Much like in The Avengers and The Amazing Spider-Man, the final battle of Man of Steel takes place in the city centre. Unlike the aforementioned Marvel movies, Superman's role is to defend mankind, not Metropolis. So having the fight continue in Metropolis after a certain point is ridiculous. The entire fight was painful to watch, because Superman shows no regard for the damage he's causing, no acknowledgement of the fact that thousands of people are dying as a direct result of his actions.

Instead, we get the destruction of the better part of the entire city centre and Superman causing damage to multiple buildings while flying along pummelling the crap out of his enemy, only to end with a death that could have taken place much earlier in the piece. And when he lands, the people emerge from the rubble of Metropolis to be all "OMG, Superman totally saved us! Well, some of us at least."
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The only human he raises a finger to save is Lois Lane. Even Jonathan Kent dies in a way that Superman/Clark could have prevented. A way, I should add, that trumps even Dawson's Creek to win the title of "Worst Death Ever".

Similarly, Batman displays little interest in the people of Gotham or the destruction he causes in the course of defeating his various foes, despite Bruce Wayne's philanthropic works. Perhaps as a businessman, he instead focuses on the fact that any damage caused will likely lead to new projects for Wayne Enterprises? Watchmen was built almost entirely around Doctor Manhattan and his giant blue wiener. And Green Lantern was more interested in showing off than anything else for a large proportion of the film.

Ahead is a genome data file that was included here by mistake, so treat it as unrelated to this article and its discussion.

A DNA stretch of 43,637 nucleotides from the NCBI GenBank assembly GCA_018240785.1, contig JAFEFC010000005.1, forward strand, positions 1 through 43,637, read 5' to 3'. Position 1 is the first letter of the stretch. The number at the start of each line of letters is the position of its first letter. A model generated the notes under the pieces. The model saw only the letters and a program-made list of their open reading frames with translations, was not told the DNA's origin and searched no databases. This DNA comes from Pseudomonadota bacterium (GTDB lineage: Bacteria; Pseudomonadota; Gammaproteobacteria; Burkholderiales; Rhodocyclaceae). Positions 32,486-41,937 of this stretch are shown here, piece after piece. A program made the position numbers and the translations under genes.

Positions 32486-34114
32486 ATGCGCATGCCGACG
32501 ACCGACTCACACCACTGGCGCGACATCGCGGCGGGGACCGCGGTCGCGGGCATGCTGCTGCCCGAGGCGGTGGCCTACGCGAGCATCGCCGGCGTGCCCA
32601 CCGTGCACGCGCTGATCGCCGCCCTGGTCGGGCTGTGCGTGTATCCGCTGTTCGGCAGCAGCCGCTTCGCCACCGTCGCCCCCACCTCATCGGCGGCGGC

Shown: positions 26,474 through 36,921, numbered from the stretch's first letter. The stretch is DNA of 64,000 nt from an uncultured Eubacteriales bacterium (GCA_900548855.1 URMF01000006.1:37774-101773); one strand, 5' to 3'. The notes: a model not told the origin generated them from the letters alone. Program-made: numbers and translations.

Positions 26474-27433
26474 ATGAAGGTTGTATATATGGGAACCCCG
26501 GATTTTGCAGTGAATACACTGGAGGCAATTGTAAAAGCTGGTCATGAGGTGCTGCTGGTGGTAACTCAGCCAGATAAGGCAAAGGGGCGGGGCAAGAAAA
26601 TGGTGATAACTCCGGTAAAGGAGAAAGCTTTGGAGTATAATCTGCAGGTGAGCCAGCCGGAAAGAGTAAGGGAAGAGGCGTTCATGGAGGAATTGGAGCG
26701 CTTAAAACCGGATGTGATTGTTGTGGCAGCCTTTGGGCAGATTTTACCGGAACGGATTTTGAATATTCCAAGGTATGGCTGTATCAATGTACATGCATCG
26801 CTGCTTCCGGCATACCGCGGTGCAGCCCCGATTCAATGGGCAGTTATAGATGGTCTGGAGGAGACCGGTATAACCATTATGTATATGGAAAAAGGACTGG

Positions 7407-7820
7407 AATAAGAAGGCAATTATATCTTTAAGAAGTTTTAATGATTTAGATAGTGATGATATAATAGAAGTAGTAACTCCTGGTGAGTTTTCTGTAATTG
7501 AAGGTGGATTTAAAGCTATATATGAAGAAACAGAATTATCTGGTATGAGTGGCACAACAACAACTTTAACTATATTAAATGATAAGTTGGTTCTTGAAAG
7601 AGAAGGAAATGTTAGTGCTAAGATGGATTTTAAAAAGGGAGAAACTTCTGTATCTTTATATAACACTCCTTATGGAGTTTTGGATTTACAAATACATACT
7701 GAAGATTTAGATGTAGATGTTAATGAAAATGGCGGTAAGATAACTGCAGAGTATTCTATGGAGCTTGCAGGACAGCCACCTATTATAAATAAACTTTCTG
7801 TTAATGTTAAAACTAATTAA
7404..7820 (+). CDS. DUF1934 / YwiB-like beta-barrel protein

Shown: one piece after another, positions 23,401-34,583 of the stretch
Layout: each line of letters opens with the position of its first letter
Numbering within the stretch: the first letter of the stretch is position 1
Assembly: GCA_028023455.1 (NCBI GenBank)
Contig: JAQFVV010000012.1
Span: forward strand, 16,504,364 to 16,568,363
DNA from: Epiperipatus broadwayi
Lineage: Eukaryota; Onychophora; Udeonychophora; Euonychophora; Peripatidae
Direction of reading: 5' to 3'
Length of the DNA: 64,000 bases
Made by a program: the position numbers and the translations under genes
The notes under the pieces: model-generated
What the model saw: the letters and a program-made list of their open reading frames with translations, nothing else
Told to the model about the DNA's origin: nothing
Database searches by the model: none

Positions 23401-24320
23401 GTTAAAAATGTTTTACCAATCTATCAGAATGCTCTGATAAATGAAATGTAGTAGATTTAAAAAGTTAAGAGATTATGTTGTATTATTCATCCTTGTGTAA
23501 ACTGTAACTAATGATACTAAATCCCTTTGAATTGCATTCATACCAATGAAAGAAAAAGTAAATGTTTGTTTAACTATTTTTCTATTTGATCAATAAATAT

Just get on with it, Hal. Also, source.

In contrast, the people of New York rally behind Spiderman to help him defeat Lizard. The Avengers - while they do destroy a decent chunk of New York in the process of fighting off the Chitauri - ensure that a perimeter is established, limiting the damage as much as possible. They also work to evacuate as many civilians as possible minimising the injuries and casualties. Similar things can be said of almost all the recent Marvel movies - the majority of the major fight scenes take place in such a way that civilian casualties and damage are kept to a minimum. The heroes are all flawed, despite their powers. There's witty banter throughout the fight scenes, and constant character development throughout the course of the films.